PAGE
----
Learning More About MPN Cell Metabolism to Help Identify Novel Points of MPN Therapy

  • MPNRF | January 16, 2024


    Shannon Elf, PhD,    University of Utah  Huntsman Cancer Institute

    The metabolic landscape of MPNs is an extremely understudied area in the field. Solid tumor treatment has benefited tremendously from studying cellular metabolism in a number of cancers, and Dr. Shannon Elf, a junior investigator at University of Chicago, believes the same can be true for MPNs. 

    MPNRF funded a project led by Dr. Elf through a 2022 Thrive award, Dissecting the pathophysiological role of GLUT1 in driving type 1 CALR-mutated myeloproliferative neoplasms. “This is just one of several projects ongoing in my lab to dissect the unique metabolism of MPN cells in order to identify novel points of therapy.” 

    While still in high school, Dr. Elf was profoundly impacted when a close friend “went so quickly from a healthy, happy teenager to passing away” from acute myeloid leukemia (AML). She became interested in blood cancers, and says she never looked back. “I hope to honor him with the work I am doing.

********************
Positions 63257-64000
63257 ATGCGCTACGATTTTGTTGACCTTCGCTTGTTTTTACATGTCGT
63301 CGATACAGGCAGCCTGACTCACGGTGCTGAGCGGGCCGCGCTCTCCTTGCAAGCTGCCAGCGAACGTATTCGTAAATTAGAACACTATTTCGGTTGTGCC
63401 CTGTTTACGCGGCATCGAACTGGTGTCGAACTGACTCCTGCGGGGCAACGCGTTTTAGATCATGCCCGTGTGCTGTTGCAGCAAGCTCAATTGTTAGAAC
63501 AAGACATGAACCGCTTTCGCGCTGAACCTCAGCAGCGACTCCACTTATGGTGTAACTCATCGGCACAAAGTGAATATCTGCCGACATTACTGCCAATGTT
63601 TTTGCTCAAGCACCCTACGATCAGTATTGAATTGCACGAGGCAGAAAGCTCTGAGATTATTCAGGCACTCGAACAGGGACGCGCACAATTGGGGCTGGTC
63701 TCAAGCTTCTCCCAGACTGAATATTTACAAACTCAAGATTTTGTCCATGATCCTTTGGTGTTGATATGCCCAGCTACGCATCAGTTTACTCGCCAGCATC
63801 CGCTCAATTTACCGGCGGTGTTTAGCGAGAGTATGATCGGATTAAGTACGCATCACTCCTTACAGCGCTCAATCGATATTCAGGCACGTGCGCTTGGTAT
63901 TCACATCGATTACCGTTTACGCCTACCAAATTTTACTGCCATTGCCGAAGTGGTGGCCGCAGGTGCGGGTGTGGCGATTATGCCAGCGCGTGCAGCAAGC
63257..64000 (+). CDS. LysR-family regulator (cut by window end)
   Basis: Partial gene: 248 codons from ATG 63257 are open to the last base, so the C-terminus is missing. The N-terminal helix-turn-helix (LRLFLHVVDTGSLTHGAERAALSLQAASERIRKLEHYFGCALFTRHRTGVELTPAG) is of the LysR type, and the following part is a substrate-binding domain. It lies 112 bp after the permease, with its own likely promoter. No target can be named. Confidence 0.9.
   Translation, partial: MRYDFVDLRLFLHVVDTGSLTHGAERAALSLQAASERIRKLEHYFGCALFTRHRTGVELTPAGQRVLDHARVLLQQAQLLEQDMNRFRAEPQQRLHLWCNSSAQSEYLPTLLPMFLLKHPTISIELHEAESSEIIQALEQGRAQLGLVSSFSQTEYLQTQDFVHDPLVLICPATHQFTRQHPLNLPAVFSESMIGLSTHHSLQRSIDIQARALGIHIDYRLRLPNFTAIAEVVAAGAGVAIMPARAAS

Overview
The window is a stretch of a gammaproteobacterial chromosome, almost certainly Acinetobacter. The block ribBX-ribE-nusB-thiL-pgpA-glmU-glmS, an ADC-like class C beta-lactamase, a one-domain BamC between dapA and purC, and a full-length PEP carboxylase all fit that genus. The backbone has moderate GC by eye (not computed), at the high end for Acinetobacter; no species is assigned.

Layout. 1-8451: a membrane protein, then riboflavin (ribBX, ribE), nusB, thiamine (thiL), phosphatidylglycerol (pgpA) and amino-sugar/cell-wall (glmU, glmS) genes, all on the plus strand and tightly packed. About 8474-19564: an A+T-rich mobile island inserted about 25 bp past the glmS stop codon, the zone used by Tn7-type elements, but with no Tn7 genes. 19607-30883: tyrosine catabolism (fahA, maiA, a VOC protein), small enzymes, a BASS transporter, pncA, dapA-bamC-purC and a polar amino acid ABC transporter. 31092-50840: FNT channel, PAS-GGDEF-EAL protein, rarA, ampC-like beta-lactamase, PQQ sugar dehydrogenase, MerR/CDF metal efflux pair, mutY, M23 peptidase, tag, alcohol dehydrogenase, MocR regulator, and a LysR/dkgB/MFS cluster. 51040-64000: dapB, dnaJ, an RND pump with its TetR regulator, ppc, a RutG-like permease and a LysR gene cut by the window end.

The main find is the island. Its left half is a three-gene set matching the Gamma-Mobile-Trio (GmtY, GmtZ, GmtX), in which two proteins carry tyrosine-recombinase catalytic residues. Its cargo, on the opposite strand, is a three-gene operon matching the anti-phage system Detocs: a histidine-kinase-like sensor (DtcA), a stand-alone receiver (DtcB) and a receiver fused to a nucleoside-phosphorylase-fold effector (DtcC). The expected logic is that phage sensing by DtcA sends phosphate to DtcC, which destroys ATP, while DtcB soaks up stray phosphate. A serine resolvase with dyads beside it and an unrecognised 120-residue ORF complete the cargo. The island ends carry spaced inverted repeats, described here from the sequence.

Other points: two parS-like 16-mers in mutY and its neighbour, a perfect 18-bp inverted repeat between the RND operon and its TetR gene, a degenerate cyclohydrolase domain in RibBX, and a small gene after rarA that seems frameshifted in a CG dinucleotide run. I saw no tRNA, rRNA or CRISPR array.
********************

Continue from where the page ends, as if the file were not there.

About this research Project:

    •  Mutations in calreticulin (CALR) protein represent the second most common genetic abnormality in MPNs, after JAK2.
    •  There are two types of mutations in CALR, Type-1 and Type-2, type 1 mutations are typically associated with a more aggressive disease course.
    • This project looks to understand how these metabolic changes occur, particularly related to up-regulated glucose uptake in mutant cells, and how targeting it can specifically kill typ 1 CALR-mutated MPN cells, while sparing normal ones.  
    • This study is focused on a protein called beta 1 integrin which shows elevated activation on JAK2 mutated stem cells, versus normal cells.
    • The goal of this project is to determine if the therapeutic use of the anti-beta 1 integrin antibody can lead to complete MPN stem cell exhaustion (with potentially curative implications) and be a viable and safe therapy.